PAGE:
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In the Field Hospital

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A comment in an exchange between French novelist Michel Houllebecq and conservative French columnist Geoffroy Lejeune in the journal First Things caught my eye recently.  I don’t want to exaggerate the importance of what may have been an off-hand comment in a dialogue in which the interlocutors’ attention was focused elsewhere.  We have far too much of this brand of hyper-critical “gotcha” journalism and commentary, where someone takes offense at one passing word or sentence in an article or interview. I mention it here only because it represents an assumption that I think is not uncommon among many intellectuals – and deserves an honest response.

In comments dealing largely with contemporary French culture and politics, M. Houllebecq remarked that, “The attention paid by the Catholic Church to the sexuality of its faithful appears to me to be markedly overdone. It isn’t rooted in the origins of Christianity.”

You hear this a lot in academic circles, and in a sense, I have a certain sympathy for it. I teach theology to American university students.  I feel privileged to do this, and I enjoy it probably more than I should.  But here are the things I would like to spend most of my time on:

  • the theology of the fathers of the early Church;
  • the intellectual disputes that lead to the doctrinal definitions of the early ecumenical councils;
  • the development of monastic spirituality from St. Anthony of the Desert to Benedict’s Rule and beyond;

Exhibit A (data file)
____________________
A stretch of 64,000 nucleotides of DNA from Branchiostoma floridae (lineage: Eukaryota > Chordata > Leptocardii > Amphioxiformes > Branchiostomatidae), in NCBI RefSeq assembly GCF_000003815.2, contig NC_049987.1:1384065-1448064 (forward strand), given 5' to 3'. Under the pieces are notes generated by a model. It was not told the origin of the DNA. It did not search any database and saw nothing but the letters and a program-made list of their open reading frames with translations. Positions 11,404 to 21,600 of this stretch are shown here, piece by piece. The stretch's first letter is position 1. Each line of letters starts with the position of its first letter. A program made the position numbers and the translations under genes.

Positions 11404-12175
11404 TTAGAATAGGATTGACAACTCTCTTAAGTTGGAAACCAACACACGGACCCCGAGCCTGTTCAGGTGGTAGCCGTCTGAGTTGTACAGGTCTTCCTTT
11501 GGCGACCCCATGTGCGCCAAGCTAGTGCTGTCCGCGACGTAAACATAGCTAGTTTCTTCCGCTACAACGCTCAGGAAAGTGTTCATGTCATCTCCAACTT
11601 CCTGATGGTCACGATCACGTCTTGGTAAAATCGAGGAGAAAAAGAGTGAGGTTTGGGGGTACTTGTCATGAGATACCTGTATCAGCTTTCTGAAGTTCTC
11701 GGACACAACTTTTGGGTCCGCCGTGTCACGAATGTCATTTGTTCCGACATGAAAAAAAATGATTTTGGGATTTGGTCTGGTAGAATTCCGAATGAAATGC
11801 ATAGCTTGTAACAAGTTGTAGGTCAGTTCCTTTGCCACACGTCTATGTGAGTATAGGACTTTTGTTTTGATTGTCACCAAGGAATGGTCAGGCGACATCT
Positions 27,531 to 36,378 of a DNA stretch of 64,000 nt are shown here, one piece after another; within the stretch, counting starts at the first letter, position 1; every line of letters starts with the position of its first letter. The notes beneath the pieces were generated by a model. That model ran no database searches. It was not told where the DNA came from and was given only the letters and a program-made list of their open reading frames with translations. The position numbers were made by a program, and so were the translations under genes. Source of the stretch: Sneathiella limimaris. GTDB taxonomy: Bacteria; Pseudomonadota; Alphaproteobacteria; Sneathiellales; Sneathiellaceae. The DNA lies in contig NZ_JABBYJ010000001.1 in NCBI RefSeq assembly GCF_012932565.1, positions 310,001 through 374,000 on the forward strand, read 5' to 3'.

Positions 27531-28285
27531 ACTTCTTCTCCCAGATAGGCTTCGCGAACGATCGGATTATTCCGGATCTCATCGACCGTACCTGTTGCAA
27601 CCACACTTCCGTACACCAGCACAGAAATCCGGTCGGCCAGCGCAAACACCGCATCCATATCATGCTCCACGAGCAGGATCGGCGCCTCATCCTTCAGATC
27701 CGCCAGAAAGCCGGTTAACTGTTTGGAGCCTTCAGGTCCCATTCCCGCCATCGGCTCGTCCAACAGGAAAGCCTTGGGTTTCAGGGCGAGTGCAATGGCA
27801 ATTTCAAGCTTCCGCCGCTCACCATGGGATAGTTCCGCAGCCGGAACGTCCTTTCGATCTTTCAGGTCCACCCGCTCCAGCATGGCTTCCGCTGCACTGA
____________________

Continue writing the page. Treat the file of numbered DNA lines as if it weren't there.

• the remarkable synthesis of faith and reason in the work of Thomas Aquinas;
  • the development of the ideal of liberal education from its roots among the ancient Greeks and Romans through its Christian incarnations in Victorinus, Augustine, and John Cassian up through its expression in the great medieval universities and in the nineteenth century in Newman’s Idea of a University.

And I haven’t even gotten started on the area I am assigned to teach regularly, namely moral theology.  I would love to do a two-semester course on the history of the natural law; another two semesters on the development of virtue ethics between Aristotle and Aquinas.  How about the relationship between theology and modern science?  I love that.  How about theology and culture?  That’s perfect.

Are you asking: What about Jesus?  What about the Triune God?  What about the relevance of the Cross, Resurrection, and Ascension? What about the Eucharist and the sacraments and salvation history?  I always teach about them. They are central.

But these are just some of the topics I would choose to spend most of my time teaching. And note, none involves sex.  I’m not opposed to sex – sex is a wonderful thing, even if its importance is a bit overblown. It’s just not all that interesting to talk about. And it’s not what I personally would choose to spend my time talking about in class.

A field hospital, WWI